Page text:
If history is anything to go by, Russell T. Davies will try to top all his previous gonzo conclusions with his final Doctor Who, "The End Of Time." Is it too much to hope he's learned from his past mistakes?

Though there's absolutely no denying Davies has successfully forged a massive popular (and, to a slightly lesser extent, critical) success with his revival of Doctor Who, I'm sorry to say that I'm still not entirely convinced he's all that good at writing episodes of Doctor Who. Of the twenty-two stories he's written for the new series (not counting his two recent collaborations), I'd only consider "Midnight" a classic, although I could maybe be talked into counting "Utopia" as well, if only for nostalgia value.


The rest are a mix of solid but unremarkable filler ("The Long Game", "Smith and Jones"), weird morality plays with seriously muddled points ("Boomtown", "Love & Monsters"), decent premises let down by gratingly absurd setpieces ("Tooth & Claw", "Gridlock"), and fat jokes ("Aliens of London", "Partners in Crime"). Oh, and the finales. But more on them in a second.

There have has more than enough written over the last five years attacking Davies, and I'm honestly not interested in adding to that tally. Suffice it to say that while he's not my favorite writer, I still respect what he's done for the program, I do think he's been a fantastic executive producer and showrunner, and "Midnight" almost makes up for all the other missteps. There are definitely some things Davies knows how to do really well. But if there's one thing I'm really not sure he knows how to do at all, it's epic series finales. Which gives me serious pause as we head into the biggest, craziest, most epic finale of them all, as both he and David Tennant unfold their swansong on Doctor Who.

Still, I am above all a Doctor Who fan, and I desperately want "The End of Time" to be good. I'll try to keep this post spoiler-free, but if you don't mind getting a sense of why I'm cautiously excited, check out the trailer:

There's plenty about that to really like (I'm particularly excited about the guy doing the voice-over). But the track record here is mixed at best. Let's take a look back at Davies's four previous epic finales, and try to figure out what worked and what didn't.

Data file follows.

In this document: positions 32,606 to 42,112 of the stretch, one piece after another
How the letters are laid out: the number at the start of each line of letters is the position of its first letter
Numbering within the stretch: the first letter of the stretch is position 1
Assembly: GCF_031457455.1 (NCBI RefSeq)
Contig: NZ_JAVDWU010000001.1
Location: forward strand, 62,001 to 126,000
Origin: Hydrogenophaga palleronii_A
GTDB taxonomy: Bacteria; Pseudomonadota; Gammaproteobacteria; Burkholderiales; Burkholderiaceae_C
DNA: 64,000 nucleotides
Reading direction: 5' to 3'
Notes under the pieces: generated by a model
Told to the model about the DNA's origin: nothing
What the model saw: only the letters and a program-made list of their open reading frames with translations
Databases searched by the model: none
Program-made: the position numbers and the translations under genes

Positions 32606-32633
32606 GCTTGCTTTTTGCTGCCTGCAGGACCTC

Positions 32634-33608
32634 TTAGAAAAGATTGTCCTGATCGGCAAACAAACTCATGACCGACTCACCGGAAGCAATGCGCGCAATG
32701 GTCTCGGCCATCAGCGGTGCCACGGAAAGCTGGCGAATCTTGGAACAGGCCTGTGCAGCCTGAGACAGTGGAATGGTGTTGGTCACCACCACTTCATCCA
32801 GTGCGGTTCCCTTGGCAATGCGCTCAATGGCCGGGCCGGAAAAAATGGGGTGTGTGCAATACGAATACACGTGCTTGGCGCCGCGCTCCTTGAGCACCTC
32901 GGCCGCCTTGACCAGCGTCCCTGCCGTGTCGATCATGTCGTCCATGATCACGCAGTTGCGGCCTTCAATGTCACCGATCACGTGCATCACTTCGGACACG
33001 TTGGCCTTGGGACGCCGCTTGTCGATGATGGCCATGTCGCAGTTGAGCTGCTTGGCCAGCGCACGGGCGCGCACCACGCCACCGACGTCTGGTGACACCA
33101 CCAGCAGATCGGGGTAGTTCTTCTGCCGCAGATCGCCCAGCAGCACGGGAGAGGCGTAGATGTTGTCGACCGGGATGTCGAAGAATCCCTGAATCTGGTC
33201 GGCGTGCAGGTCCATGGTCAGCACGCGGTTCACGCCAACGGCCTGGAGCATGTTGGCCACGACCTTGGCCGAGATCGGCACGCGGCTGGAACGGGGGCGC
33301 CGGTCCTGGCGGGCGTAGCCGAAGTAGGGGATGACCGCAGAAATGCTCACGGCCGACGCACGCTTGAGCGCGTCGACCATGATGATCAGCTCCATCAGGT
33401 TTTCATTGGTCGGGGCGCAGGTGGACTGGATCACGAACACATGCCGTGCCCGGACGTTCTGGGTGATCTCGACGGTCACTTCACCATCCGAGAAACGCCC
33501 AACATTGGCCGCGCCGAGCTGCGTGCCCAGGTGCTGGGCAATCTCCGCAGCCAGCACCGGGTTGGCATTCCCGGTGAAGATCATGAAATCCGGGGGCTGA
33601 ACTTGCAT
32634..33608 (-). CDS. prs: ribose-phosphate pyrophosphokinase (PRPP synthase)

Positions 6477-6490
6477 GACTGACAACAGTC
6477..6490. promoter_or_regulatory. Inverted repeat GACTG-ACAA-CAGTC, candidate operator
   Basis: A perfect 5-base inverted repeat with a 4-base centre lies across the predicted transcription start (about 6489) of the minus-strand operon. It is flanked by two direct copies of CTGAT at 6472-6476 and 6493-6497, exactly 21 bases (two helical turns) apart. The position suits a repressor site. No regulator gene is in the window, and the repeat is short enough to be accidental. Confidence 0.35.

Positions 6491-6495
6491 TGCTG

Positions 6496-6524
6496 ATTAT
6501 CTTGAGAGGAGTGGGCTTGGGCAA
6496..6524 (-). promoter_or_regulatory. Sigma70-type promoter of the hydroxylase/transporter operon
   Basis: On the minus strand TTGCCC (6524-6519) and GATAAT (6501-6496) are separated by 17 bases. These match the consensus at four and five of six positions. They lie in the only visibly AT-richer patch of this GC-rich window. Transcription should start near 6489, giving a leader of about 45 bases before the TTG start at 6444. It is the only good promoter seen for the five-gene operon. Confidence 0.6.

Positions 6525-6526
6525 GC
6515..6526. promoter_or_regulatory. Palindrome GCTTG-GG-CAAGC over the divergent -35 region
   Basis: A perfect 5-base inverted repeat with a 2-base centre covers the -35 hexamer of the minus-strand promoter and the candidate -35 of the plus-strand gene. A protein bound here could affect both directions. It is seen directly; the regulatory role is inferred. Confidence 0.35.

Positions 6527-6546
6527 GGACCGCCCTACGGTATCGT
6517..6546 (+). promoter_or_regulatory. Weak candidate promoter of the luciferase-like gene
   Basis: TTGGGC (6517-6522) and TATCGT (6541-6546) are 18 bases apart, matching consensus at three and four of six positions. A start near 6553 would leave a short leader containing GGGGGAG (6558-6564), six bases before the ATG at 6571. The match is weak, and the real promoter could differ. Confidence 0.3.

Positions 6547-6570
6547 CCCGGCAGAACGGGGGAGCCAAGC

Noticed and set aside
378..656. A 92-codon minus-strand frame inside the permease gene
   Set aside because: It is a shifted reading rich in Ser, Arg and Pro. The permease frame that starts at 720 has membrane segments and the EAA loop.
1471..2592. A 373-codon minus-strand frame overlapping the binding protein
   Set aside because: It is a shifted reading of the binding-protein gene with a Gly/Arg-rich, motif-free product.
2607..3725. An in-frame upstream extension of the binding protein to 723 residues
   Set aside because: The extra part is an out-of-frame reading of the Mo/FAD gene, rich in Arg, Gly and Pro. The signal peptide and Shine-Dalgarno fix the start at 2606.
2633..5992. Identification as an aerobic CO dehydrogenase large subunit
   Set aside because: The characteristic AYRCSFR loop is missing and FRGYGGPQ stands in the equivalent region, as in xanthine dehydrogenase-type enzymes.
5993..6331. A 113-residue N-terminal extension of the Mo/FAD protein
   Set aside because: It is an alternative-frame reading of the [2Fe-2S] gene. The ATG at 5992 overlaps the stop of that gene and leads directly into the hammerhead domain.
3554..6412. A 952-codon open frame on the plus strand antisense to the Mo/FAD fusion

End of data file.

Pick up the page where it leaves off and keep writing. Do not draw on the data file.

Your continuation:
"Bad Wolf"/"Parting of the Ways" (2005)

What Worked: When I rewatched the Christopher Eccleston episodes recently, I was struck by how much less predictable they felt than those starring David Tennant. Maybe it's because Eccleston never quite fit comfortably into the world of Doctor Who like his successor did, maybe it's because the creative team was still figuring things out as they went along, or maybe it's just that nobody has yet matched the flair director Joe Ahearne brought to his series one episodes, but there's a mad energy to this two-parter that no later episodes quite match. It's a bit hard to describe concretely, but there's a moment around when the Doctor thinks Rose is dead and morosely allows himself to be imprisoned (before leading a jailbreak, of course) that I got the sense that this really was a show where anything could happen. The series has gotten a little too comfortable over the past couple of series, and though that's made for a more consistent quality of episode I think it's robbed the series of a bit of its magic.


What Didn't: This episode throws into high relief two of my biggest problems with Davies. One, it relies heavily on a bunch of trite pop culture references that are almost certainly going to age even worse than the creaky special effects of the classic series. As an American, I still don't really know anything about half of the reality shows Davies was spoofing, and I can't for the life of me find any coherent satirical point in their inclusion. I think they're just there because...well, it's kind of funny, I guess, and it says something about people being lazy. Then there's the fact that the plot doesn't really make all that much sense. The Dalek plan is convoluted — to put it mildly — and a whole bunch of seemingly important stuff (like the Daleks melting entire Earth continents) is brushed aside in the rush to the Doctor's big moral dilemma. At this point, it's a cliche to point out that Rose resolves the plot through pretty much a literal deus ex machina, but that doesn't mean it's not worth pointing out.

The Bottom Line: Ultimately, this story did some things Doctor Who had never tried before. Sometimes, there's good reason for that.

"Army of Ghosts"/"Doomsday" (2006)